The final report on EU Taxonomy, developed by the Technical Expert Group (TEG) on Sustainable Finance, has been made public on 9th of March 2020. Firstly launched in June 2018 and then modified according to a double round of stakeholders feedback, the report represents a set of recommendations to the overarching design of the Taxonomy, as well as a guidance on how companies and financial institutions can make disclosures using the taxonomy.

The Taxonomy Regulation (TR), agreed at political level in December 2019, creates a legal basis for EU Taxonomy. The EU Parliament has already formulated its position on the legislative proposal with respect to Taxonomy. By the end of next year, the European Commission shall finalize the so called “Climate Taxonomy”, while by 2021 the Taxonomy for all environmental objectives shall be launched.
The work delivered by the TEG represents the first benchmark methodology to support the recommendations on the technical screening criteria, allowing to classify economic activities according to their impact on environmental objectives set by the EU.

The concept of EU Taxonomy

Taxonomy is, in a broad sense, the science of classification. EU Taxonomy also comes up to this: it is a global benchmark for economic activities to be considered economically sustainableand in line with six environmental objectives related to the EU environmental goals for 2050, notably:

  1. Climate change mitigation;
  2. Climate change adaptation;
  3. Sustainable and protection of water and marine resources;
  4. Transition to a circular economy;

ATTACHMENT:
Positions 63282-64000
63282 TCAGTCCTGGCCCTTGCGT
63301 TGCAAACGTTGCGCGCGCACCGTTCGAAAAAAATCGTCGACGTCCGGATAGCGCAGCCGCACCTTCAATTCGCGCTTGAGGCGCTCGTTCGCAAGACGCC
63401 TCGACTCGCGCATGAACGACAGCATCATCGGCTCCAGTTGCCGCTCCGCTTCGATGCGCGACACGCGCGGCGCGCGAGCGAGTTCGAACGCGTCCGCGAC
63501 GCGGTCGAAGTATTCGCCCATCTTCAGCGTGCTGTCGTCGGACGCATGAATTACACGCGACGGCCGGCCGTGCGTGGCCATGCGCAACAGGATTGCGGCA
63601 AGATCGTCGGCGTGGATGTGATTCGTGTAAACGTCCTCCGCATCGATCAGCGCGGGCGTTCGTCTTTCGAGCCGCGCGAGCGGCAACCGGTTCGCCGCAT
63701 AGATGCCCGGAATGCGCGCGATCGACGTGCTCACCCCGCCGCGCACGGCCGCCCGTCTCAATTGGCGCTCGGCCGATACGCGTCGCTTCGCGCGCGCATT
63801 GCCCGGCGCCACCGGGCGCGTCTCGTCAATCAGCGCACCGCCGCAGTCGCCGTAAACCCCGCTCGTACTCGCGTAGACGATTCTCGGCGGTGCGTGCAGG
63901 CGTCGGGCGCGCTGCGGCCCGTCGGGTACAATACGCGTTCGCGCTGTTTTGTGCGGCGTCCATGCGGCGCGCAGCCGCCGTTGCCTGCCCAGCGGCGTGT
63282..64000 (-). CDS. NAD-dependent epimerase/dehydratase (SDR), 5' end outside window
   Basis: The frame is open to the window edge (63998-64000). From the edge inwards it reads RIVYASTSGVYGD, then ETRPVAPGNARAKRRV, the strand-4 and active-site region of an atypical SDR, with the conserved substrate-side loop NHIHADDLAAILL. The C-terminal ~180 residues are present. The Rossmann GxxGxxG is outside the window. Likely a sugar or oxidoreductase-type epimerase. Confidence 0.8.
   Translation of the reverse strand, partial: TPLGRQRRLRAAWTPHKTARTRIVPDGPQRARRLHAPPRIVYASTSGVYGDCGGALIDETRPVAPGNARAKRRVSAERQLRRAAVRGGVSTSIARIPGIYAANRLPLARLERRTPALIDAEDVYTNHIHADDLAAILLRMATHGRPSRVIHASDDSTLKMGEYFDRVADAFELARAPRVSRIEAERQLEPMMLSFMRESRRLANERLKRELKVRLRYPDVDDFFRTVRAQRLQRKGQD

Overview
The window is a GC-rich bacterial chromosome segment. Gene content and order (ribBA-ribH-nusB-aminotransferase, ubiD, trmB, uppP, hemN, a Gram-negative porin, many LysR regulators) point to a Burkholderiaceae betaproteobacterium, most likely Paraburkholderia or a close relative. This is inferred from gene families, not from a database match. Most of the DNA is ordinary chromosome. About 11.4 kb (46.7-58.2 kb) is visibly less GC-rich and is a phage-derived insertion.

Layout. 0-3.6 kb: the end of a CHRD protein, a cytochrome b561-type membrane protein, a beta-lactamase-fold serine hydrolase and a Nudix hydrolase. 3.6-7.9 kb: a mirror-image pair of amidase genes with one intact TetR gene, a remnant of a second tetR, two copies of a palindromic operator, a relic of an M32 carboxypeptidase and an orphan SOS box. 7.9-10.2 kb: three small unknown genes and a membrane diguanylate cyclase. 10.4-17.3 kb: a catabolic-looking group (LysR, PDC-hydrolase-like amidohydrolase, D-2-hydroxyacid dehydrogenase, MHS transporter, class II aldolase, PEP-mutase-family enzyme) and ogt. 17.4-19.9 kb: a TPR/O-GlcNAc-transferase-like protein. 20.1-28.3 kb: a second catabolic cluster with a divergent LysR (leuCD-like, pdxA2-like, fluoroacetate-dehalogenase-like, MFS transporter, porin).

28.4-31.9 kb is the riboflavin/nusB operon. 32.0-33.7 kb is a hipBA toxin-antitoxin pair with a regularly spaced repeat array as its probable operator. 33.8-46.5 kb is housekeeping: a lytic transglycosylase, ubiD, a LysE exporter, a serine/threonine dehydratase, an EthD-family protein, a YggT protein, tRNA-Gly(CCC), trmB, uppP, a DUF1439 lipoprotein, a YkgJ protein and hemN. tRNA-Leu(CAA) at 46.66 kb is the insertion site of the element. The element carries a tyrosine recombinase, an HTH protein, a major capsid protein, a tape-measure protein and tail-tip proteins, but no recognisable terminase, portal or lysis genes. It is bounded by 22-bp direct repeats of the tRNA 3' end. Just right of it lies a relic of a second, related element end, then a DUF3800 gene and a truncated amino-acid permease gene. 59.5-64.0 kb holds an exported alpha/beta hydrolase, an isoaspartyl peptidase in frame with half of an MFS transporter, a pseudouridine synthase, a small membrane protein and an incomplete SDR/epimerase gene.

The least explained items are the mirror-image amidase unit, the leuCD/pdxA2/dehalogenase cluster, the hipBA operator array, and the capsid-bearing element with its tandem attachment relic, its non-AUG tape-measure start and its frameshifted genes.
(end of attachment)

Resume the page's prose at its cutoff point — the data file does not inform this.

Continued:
5. Pollution prevention and control;
  6. Protection and restoration of biodiversity and ecosystems.

To be included in the proposed EU Taxonomy, an economic activity must contribute substantially to at least one environmental objective, and do “no significant harm” to the other five environmental objectives set out in the legislative proposal

The Taxonomy will serve as common language for investment activities across the EU, making sustainable finance more popular and widespread across investors, hence making it possible to finance the transition towards climate neutral EU by 2050. The EU intends, by setting up clear standards and rules for investors, to make sustainable and green investments attractive for investors. The idea behind it is in fact that sustainable finance should mobilize also private investments and do not depend exclusively on institutional investors and public funding.

What about the Green Deal?

The Taxonomy also plays a crucial role in Europe’s ‘Green Deal’ implementation, as it will help to attract billions of euros needed for the sustainable transition and to achieve carbon neutrality by 2050.

The European Green Deal Investment Plan aims to create an attractive framework for private investors and the public sector to facilitate sustainable investments. In this context, the EU taxonomy will feed into the InvestEU (fund mobilising public and private investment using an EU budget guarantee) climate tracking methodology that will be used by the InvestEU Implementing Partners (main partner is the EIB, but other institutions that can get involved are national promotional banks and international financial institutions). 

Beyond the Green Deal, Taxonomy is also expected to be put into use by the European Central Bank. ECB President, Christine Lagarde, indeed declared during a hearing at the EP Economic Committee in September 2019 that there would be “no reasons why the EU Taxonomy should not become part of the European Central Bank regulations”. The EU Taxonomy is valuable tool to integrate climate change variables in economic activities evaluation and could represents a point of departure for the development of macroeconomic evaluations, such those implemented by the ECB.